Varus, you know Suffenus as a man of charm and fashion,
He's a wit and a sophisticate – but poetry’s his passion.
He’s written ten thousand verses, and he wrote them, not like us,
On scraps or backs of envelopes, but with most elaborate fuss
On the highest grade of paper, with the classiest kind of binding;
He only ever dips his nib in ink of special grinding.
Yet open up his folio  to read what lies within
And the penmanship is perfect, but the poetry’s so thin -
Suffenus the sophisticate, the dandy-about town,
On paper is transformed into a dimwit lumbering clown.
He’s turned into a bumpkin by the Muses’ magic touch -
So how can such a meagre talent fancy himself so much?

Old Aesop wrote a fable of the metaphorical sack
That every man throughout his life must carry on his back.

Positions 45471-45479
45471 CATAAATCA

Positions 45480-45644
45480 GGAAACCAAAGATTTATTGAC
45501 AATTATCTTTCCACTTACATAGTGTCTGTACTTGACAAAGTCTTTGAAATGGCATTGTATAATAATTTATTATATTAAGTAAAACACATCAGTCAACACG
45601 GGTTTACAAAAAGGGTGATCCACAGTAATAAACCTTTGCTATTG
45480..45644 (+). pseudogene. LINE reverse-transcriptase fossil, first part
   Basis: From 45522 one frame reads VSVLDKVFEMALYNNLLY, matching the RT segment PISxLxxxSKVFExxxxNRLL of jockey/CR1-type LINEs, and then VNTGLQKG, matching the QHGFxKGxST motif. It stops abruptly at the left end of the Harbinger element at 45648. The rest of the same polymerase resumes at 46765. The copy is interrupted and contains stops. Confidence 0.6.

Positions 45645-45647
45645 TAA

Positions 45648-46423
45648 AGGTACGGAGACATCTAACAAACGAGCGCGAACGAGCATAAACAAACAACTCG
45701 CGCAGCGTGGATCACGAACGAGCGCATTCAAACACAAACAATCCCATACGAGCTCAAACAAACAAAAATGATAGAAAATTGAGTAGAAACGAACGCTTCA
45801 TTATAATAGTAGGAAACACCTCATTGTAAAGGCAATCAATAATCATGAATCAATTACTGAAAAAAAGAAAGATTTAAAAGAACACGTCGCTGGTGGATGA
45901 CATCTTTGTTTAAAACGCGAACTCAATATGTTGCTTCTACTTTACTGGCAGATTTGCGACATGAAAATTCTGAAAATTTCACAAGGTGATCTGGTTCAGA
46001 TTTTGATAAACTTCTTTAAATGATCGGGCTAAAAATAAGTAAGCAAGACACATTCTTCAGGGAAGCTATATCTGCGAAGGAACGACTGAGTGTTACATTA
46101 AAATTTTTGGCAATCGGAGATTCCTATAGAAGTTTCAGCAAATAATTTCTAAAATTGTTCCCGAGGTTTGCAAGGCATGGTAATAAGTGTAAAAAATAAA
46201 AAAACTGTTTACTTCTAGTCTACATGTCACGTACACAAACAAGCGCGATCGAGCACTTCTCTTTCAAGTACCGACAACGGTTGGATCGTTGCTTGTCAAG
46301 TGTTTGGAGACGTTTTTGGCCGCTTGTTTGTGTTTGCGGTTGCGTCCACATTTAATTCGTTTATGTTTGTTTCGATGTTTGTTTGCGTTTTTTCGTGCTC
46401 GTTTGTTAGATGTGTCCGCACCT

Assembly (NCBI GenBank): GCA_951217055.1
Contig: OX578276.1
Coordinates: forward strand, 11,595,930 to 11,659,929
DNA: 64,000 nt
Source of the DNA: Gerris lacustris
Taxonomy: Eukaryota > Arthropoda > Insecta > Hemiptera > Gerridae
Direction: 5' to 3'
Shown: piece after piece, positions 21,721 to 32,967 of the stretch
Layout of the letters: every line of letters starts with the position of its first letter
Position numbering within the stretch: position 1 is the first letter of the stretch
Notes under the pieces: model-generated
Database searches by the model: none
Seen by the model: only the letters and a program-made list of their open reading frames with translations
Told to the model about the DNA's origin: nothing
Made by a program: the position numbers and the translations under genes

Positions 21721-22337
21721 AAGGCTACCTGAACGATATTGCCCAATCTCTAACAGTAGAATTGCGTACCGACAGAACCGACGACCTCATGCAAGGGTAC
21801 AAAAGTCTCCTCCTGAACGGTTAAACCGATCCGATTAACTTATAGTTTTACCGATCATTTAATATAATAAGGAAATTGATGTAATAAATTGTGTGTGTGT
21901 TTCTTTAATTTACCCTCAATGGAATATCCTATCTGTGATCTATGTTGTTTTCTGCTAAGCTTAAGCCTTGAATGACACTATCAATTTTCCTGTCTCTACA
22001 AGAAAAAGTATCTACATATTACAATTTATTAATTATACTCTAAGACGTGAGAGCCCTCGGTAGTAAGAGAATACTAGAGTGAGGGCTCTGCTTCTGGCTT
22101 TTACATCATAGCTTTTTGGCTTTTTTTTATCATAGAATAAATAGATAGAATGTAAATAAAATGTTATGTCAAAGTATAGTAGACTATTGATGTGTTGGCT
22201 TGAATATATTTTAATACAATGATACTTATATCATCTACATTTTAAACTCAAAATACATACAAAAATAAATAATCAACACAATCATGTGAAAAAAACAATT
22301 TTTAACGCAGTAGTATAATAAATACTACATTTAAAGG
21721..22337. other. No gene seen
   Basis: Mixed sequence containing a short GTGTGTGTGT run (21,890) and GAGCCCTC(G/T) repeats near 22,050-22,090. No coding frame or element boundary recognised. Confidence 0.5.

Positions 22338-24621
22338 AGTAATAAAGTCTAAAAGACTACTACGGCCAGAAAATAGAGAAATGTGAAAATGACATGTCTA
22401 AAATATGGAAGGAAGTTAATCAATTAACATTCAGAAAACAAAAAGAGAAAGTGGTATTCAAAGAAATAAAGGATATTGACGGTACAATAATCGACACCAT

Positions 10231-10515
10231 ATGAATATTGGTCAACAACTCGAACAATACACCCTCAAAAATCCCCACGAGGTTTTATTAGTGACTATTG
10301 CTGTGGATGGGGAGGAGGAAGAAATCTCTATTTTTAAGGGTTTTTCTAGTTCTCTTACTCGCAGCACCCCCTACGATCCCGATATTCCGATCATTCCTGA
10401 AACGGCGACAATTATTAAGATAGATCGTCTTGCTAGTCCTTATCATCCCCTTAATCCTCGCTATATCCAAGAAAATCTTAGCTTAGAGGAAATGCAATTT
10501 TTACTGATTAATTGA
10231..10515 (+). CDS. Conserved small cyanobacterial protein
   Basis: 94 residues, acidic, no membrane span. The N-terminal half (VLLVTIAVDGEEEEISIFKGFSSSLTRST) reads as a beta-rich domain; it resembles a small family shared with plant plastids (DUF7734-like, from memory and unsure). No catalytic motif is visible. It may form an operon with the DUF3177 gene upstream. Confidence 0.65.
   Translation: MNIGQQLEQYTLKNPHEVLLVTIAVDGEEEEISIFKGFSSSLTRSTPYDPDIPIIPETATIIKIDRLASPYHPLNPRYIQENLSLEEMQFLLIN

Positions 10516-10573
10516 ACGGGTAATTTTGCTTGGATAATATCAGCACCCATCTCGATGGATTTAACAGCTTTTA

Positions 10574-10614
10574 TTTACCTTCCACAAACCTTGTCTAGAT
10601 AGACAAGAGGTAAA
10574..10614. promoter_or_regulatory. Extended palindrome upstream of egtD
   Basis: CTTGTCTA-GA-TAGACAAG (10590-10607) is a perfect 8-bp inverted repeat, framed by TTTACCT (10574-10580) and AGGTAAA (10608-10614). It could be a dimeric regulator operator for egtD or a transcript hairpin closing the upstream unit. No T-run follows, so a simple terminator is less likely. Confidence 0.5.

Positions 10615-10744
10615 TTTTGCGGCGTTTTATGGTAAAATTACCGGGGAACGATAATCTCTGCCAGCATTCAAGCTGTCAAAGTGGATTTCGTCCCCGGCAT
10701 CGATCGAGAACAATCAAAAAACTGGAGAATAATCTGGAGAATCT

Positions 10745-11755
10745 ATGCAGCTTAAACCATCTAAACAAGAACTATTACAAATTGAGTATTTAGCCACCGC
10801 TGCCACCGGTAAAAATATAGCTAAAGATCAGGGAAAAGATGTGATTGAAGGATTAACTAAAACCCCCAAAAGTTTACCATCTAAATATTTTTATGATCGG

It’s packed to bursting with his faults; which others clearly see
But he does not, and never will – so he’s like you and me.
For we who think ourselves so wise may seem to others clots.
We all have packs upon our backs; we all have our blind spots.



Cato, here’s a laugh, you’ll say:
I saw a youngster yesterday
Dick-deep between his girlfriend’s thighs,
His pink bum pointing to the skies;
Seeing which (O Venus, pardon!)
I, having grown a healthy hard-on,
Turned the duo to a trio
By buggering the boy con brio.

Baz Corke